Equal Pay Day is not a holiday. It is a day to recognize the many structural inequities, from sexism to racism to the maternal wage gap, that result in U.S. women earning 82 cents—and Black women earning 68 cents—for every dollar their white male counterparts make.
This morning, we joined Governor Cuomo ahead of the U.S. Women’s National Team parade in NYC as he signed into law a sweeping set of equal pay measures that will go a long way towards closing the gender wage gap in New York. With the spotlight on the U.S. women’s soccer team’s fight for equal pay, the issue of wage discrimination has become a matter of national attention.
Now, in New York, thanks to an expansion of the right to equal pay for equal work to also include equal pay for substantially similar work and a ban on employers asking for salary history, women and people of color will no longer be faced with wage discrimination and a history of lower wages following them from job to job. For more info about these measures and how they’ll benefit working families, see our fact sheet.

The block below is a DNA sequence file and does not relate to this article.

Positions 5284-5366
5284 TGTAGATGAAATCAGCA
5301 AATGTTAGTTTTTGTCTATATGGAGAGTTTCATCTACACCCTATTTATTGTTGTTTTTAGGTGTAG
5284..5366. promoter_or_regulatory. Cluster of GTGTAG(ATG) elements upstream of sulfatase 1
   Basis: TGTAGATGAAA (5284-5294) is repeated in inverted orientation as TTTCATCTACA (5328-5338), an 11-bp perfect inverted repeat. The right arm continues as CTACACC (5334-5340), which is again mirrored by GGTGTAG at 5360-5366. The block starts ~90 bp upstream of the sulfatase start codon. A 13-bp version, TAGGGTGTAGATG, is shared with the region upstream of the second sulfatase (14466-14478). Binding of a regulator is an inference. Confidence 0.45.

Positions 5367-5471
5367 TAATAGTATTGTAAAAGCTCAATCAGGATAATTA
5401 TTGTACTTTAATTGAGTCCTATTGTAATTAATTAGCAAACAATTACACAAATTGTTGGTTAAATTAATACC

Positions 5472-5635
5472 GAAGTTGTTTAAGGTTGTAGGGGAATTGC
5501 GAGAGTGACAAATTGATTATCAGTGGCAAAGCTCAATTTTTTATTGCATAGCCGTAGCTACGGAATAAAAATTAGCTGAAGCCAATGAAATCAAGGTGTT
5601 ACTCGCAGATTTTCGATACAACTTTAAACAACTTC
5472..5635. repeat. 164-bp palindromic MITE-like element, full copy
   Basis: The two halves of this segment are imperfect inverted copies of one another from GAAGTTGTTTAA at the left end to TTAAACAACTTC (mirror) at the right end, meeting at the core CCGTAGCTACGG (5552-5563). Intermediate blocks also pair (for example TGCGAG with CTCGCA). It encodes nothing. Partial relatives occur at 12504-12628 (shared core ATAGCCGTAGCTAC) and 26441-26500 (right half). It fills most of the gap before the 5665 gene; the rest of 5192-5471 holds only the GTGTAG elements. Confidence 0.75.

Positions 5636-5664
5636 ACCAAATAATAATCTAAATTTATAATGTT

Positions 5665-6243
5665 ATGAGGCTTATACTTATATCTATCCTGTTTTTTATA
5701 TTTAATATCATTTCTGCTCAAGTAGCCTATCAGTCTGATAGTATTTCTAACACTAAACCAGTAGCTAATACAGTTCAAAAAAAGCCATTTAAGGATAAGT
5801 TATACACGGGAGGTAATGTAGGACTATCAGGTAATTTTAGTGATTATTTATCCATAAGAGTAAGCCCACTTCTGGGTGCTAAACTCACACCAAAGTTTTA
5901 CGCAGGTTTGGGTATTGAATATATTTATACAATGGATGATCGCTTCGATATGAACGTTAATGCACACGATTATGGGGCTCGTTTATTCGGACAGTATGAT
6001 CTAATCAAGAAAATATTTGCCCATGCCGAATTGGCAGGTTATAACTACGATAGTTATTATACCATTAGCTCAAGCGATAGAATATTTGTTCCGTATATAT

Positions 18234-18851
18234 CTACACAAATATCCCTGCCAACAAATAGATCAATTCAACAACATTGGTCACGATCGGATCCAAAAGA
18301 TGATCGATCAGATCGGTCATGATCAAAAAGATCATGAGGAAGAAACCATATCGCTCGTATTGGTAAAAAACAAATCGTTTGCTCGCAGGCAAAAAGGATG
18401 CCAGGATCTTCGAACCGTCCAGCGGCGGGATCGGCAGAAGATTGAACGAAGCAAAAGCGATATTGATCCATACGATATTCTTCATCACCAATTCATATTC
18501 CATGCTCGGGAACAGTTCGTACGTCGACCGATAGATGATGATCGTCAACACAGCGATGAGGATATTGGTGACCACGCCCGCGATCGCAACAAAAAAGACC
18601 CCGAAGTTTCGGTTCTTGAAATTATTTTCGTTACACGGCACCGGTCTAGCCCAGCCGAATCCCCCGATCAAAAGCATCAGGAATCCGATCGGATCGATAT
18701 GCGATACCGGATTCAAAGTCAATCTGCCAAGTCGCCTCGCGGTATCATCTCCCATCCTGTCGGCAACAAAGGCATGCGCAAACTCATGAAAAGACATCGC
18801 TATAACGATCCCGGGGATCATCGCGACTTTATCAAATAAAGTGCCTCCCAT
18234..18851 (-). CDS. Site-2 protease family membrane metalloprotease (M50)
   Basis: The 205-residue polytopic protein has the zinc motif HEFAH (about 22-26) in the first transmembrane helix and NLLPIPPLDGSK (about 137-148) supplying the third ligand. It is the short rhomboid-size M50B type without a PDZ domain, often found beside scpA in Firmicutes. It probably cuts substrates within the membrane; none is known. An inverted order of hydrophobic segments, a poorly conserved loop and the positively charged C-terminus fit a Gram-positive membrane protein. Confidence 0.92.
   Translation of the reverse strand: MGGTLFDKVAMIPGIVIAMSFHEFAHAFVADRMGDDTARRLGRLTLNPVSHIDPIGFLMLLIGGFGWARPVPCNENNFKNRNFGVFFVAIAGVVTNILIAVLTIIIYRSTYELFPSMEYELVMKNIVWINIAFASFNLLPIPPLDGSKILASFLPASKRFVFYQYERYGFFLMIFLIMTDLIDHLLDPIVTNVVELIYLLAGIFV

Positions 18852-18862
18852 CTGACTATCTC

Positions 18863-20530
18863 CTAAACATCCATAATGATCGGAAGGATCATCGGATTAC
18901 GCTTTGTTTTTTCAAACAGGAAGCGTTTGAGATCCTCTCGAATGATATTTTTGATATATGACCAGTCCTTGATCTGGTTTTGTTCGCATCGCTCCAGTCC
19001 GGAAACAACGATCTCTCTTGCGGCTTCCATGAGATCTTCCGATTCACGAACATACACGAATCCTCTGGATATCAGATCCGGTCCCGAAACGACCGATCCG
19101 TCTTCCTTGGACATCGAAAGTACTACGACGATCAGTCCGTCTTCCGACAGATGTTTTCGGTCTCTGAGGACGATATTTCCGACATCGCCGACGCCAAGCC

We were proud to lead the hard-won fight to pass these laws, and ensure New York sets a national standard for fair and equal pay. We’re also proud of the U.S. women’s soccer players for standing up for the equal pay they deserve, and for shining a spotlight on the broad issue of pay disparity across the U.S., which impacts groups including low wage workers, single mothers, and women of color particularly harshly.
Here are some photos from an exciting morning of celebrating these major strides toward closing the wage gap here in New York, and our soccer champions who aren’t afraid to speak up for what’s right!